The Fresno State Coalition to Save Darfur will hold a demonstration — Refugee Village — from 10 a.m. – 2 p.m. on Wednesday, April 29, that will include a “Die-in” at 1 p.m. to demonstrate solidarity with those who suffer in Darfur.

Presented in commemoration of National Genocide Prevention Month in April, the event is part of the Diversity Week observance under way on campus from April 23-May 2. It is free and open to the public.

The demonstration, which will take place in Memorial Court, in front of the Kennel Bookstore near Memorial Fountain, is intended “to remember those who have suffered the evil of genocide by speaking out against the ongoing tragedy in Darfur, Sudan,” said coalition member Mellissa Jessen, who is the assistant director of the Jan and Bud Richter Center for Community Engagement and Service-Learning, one of several university programs and organizations in the coalition.

The Fresno State Coalition to Save Darfur consists of students, faculty and staff seeking to engage the campus and community in action calling for a stop to genocide, Jessen said.

The coalition was established in February with members representing various recognized campus clubs and organizations such as the student chapter of Amnesty International, the Anthropology Club, Black Students United, the Armenian Students Organization, Campus Peace and the Political Science Honors Society.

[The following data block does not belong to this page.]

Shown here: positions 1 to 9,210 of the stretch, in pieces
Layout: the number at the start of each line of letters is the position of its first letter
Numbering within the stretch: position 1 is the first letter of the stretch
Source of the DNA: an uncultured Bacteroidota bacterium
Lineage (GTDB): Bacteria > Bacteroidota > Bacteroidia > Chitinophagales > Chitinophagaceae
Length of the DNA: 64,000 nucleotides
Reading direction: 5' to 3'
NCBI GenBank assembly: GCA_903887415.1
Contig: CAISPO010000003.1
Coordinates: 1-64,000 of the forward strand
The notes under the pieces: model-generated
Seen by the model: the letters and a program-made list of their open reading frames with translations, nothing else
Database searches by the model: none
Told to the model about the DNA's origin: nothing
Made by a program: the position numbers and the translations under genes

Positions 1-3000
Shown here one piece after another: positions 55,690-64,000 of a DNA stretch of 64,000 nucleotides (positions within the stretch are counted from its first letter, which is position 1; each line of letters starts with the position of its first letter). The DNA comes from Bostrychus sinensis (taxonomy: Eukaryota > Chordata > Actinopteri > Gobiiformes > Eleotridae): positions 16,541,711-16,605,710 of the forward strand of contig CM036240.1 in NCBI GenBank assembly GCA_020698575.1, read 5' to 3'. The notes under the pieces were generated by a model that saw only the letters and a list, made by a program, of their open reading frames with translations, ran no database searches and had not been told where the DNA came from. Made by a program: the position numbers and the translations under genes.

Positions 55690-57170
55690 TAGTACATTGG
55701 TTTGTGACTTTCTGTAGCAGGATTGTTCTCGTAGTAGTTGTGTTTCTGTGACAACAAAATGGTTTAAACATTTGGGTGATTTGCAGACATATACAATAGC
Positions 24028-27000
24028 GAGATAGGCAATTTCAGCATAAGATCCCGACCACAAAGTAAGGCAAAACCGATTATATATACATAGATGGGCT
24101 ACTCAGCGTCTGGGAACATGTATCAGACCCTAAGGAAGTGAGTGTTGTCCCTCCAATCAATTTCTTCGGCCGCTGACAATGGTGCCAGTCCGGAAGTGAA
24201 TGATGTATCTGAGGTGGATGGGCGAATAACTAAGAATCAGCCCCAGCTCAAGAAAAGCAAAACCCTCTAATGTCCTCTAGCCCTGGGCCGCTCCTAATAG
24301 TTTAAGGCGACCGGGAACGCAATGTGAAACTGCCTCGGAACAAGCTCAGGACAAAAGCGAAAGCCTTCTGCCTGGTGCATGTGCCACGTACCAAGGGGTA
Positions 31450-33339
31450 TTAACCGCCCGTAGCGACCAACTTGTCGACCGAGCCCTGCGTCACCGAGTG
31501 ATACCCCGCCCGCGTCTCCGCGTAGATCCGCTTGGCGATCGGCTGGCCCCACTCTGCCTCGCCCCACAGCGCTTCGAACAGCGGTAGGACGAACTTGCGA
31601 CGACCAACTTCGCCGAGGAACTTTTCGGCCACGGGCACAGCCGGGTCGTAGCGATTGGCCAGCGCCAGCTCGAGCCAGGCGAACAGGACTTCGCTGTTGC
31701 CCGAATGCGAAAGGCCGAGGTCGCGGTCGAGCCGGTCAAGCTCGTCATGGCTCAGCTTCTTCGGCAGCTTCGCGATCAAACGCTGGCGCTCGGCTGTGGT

Refugee Village is sponsored by Associated Students, Inc. and co-sponsored by the Department of Literacy and Early Education (Kremen School of Education and Human Development) and the Jan & Bud Richter Center for Community Engagement and Service-Learning (Academic Affairs).

“The coalition has organic beginnings rooted in conversations between concerned Fresno State students, faculty and staff who decided that it was time for action,” said Rebecca Miranda of the Fresno State student chapter of Amnesty International.

Jessen said the coalition is hosting Refugee Village to spread awareness of and motivate action for Darfur.

She said that since 2003, at least 300,000 men, women and children have been brutally murdered in Darfur, Sudan, and up to 2.7 million Darfuris have been displaced.

“The government of Sudan has supplied paramilitary forces called the Janjaweed with guns and equipment to engage in a murderous rampage,” Jessen said. “The African Union has observed the atrocities, and recently the International Criminal Court issued an arrest warrant for the president of Sudan, Omar Al-Bashir. In retaliation, Al-Bashir has expelled international aid groups that supply about half of the food and water to some 2.7 million refugees. If the United States doesn’t act now, many people will soon perish.”

The event will feature information on past genocides including the Holocaust and the Armenian, Cambodian and Rwandan genocides. An advocacy table will feature information on what Americans can do to speak out against the atrocities in Darfur.

Dr. Glenn DeVoogd, chair of the Literacy and Early Education Department and active member of the coalition, stressed the need for action.

“We have to do something to help those in Darfur who are being systematically killed by their own government,” he said. “One of the purposes of history is to not repeat mistakes of the past … we have had several genocides and yet we seem powerless to stop them.”

For more information, contact Jessen at 559.278.6986 or; DeVoogd at 278.0279 or; or Miranda at